The Binance cryptocurrency exchange logo is displayed on a phone screen.
Jakub Porzycki | NurPhoto via Getty Images
When Canadian cryptocurrency trader Fawaz Ahmed saw the price of Ethereum drop, he knew it was time to get out. Unfortunately he couldn’t.
Ahmed traded on Binance, the largest digital currency exchange in the world by trading volume. And on May 19, Binance experienced a major outage that resulted in its being unable to leave its position for about an hour.
On that day, Bitcoin and Ethereum saw their largest one-day declines since March 2020, with the entire crypto market shedding around $ 1 trillion in value. When prices fell below a certain point, Ahmed’s position was destroyed. His personal loss was about $ 6 million.
“That loss wasn’t fair,” Ahmed, a 33-year-old full-time trader, told CNBC. “That was something that was out of my control.”
Binance’s customer service team made Ahmed an “absurdly” low compensation offer, he said.
Ahmed is one of hundreds of investors expected to participate in arbitration against Binance seeking compensation for the money they lost when the cryptocurrency exchange went offline.
Binance said it was unable to comment on “pending legal matters”.
“Our policy is fair in that we compensate users who have suffered actual trading losses due to problems with our system,” a company spokesman told CNBC. “We don’t cover hypothetical ‘what could have been’ situations like unrealized gains.”
Binance has seen multiple outages over the years in times of increased volatility for virtual currencies. This can be expensive for traders, especially when prices collapse.
And those losses can skyrocket to millions of dollars if investors place risky leverage bets or borrowed money to boost trading – which Binance users often do.
Binance recently lowered the maximum leverage customers can take on futures – financial derivatives that require investors to buy an asset at an agreed time at a later date – from an earlier limit of 125 to 20 times.
Binance wasn’t the only crypto exchange to face a disruption to its service on May 19. Coinbase users were also temporarily unable to access their website. Bitcoin plunged as much as 30% to nearly $ 30,000 that day. It has since rebounded to $ 45,790.
No head office
Changpeng “CZ” Zhao, the head of Binance, previously said the exchange has no official headquarters. This makes it extremely difficult for investors to figure out how and where to take the company to court.
A group of crypto traders are hoping to change that. With the help of Liti Capital, a little-known private equity firm that provides litigation funding, nearly 1,000 people are expected to take part in an arbitration in Hong Kong to seek damages from Binance.
“This is a landmark case for the industry,” David Kay, Liti Capital’s chief investment officer, told CNBC.
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Binance is “the first company to ever grow to any size in an industry – let alone financial – where there is no regulation,” he said. “They don’t have a home, they don’t have a headquarters, they don’t have an office.”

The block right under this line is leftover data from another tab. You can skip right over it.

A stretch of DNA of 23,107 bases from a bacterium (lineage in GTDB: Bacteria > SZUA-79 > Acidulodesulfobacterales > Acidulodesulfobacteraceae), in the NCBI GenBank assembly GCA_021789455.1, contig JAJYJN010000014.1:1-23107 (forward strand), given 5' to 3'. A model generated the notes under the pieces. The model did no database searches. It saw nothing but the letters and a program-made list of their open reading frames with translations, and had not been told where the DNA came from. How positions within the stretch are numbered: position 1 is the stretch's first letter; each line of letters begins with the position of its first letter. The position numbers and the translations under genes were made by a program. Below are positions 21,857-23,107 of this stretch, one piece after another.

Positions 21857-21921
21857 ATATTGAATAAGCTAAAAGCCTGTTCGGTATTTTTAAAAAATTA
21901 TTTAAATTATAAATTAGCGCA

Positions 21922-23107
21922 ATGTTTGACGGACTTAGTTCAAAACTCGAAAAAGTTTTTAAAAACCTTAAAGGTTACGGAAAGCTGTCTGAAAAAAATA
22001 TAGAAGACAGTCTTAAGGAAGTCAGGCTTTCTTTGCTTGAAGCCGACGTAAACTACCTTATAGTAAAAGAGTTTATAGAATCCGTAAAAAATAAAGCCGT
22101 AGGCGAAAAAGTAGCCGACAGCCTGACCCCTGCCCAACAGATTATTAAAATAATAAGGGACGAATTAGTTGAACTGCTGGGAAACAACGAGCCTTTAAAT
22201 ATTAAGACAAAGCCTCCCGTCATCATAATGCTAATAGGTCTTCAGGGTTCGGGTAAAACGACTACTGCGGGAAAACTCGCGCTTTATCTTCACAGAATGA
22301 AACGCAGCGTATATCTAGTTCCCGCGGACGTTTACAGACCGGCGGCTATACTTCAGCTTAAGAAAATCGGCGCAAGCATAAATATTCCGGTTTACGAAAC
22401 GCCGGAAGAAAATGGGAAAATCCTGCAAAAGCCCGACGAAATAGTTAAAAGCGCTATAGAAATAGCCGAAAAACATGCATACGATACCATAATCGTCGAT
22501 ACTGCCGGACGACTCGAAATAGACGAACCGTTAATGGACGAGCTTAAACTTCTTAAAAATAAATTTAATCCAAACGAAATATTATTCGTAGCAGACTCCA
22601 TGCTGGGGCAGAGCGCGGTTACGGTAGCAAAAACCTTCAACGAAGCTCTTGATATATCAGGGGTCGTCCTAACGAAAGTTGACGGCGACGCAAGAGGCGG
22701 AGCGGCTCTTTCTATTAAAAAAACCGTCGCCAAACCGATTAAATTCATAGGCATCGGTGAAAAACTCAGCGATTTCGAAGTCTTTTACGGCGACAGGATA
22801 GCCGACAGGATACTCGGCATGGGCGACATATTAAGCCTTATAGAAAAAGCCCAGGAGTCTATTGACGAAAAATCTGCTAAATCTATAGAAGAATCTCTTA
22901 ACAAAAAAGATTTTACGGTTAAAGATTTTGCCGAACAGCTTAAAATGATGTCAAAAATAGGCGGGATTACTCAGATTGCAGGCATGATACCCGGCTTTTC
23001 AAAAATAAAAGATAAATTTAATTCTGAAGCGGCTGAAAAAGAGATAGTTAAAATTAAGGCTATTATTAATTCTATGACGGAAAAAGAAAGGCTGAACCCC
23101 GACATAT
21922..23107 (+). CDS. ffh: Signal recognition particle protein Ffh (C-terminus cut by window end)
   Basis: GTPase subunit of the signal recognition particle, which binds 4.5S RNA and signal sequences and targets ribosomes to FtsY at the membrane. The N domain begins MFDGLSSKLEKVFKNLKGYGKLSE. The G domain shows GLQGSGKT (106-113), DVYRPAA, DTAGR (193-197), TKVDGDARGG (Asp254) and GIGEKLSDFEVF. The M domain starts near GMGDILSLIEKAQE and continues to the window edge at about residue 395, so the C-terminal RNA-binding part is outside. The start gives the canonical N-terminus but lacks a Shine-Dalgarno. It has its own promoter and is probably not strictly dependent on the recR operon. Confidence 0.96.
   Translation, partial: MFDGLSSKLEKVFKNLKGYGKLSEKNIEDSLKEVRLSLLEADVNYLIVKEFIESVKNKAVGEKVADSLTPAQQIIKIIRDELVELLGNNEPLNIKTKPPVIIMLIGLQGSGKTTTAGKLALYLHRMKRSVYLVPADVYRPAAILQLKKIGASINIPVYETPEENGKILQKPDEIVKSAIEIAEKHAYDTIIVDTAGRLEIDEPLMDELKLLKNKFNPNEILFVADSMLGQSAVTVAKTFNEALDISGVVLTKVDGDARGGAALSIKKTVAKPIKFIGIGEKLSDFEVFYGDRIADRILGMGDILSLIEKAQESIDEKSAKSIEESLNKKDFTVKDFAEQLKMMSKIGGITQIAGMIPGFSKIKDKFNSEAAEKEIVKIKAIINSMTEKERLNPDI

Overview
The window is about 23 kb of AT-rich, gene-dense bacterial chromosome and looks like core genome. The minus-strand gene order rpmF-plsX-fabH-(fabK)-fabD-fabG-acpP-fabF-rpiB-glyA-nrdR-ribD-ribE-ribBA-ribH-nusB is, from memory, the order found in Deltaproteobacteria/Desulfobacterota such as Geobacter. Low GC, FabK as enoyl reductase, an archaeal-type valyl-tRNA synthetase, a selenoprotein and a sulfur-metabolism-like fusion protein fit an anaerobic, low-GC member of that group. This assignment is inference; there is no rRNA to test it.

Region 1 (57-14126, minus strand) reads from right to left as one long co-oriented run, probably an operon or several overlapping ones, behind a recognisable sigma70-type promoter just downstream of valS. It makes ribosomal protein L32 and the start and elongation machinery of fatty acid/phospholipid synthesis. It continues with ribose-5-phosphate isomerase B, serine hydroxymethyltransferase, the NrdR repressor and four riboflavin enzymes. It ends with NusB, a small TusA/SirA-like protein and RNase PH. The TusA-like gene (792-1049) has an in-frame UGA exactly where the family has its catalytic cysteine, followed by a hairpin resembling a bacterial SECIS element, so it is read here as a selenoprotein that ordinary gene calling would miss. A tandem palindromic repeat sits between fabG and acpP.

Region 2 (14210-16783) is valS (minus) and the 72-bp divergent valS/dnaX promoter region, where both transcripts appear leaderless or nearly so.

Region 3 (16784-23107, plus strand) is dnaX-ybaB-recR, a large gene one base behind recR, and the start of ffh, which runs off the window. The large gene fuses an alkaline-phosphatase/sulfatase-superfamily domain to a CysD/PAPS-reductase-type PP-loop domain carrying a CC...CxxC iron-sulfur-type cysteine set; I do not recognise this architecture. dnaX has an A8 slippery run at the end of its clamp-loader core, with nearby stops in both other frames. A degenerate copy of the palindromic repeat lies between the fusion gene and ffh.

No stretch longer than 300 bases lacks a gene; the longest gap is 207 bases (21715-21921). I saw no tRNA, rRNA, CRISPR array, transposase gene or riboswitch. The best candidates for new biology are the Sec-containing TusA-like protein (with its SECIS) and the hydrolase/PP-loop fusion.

“The only place Binance has declared it has jurisdiction is an international arbitration tribunal in Hong Kong,” added Kay. “This will be the largest international consumer arbitration in history.”
Kay said Liti Capital started working on the Binance case after receiving a call from Aija Lejniece, an independent lawyer who works with a group of crypto traders in France. Lejniece specializes in international arbitration.
The format makes it difficult for the average consumer to file a claim, Kay said, as plaintiffs have to pay arbitration fees and additional costs – for travel to Hong Kong, for example. Specifically, this could net each applicant an estimated $ 65,000. To cover these costs, Liti Capital has committed a minimum of $ 5 million in funding.
White & Case, a New York-based law firm, was appointed to represent the plaintiffs. Abby Cohen Smutny and Darryl Lew, two Washington, DC based partners of White & Case, will serve as their attorneys.
Crypto, an emerging industry, is still largely unregulated. While some firms in this area, like Coinbase, have tried to forge a relationship with regulators, Binance and many others operate mostly outside the scope of established rules.
This has not gone unnoticed by the supervisory authorities who are struggling to find new innovations in the financial services sector. Two major concerns with crypto are the lack of protection for consumers and the risk of money laundering and other illegal activities.
Binance in particular has drawn the attention of authorities in several countries. The UK’s Financial Conduct Authority recently banned the company’s UK subsidiary after discovering that it failed to meet anti-money laundering requirements. Meanwhile, financial regulators in Japan, Canada and Italy have issued warnings that Binance is not authorized to operate in the countries.
To add to the suffering of Binance, the company lost its US boss Brian Brooks, who was formerly acting head of the Office of the Comptroller of the Currency, a US banking regulator.
The company, which was founded by Zhao in China four years ago, recently announced it would become a regulated institution, with plans to obtain licenses in multiple jurisdictions and establish regional headquarters. Zhao said he was ready to step down from the stock market to hand over the baton to someone with more regulatory experience.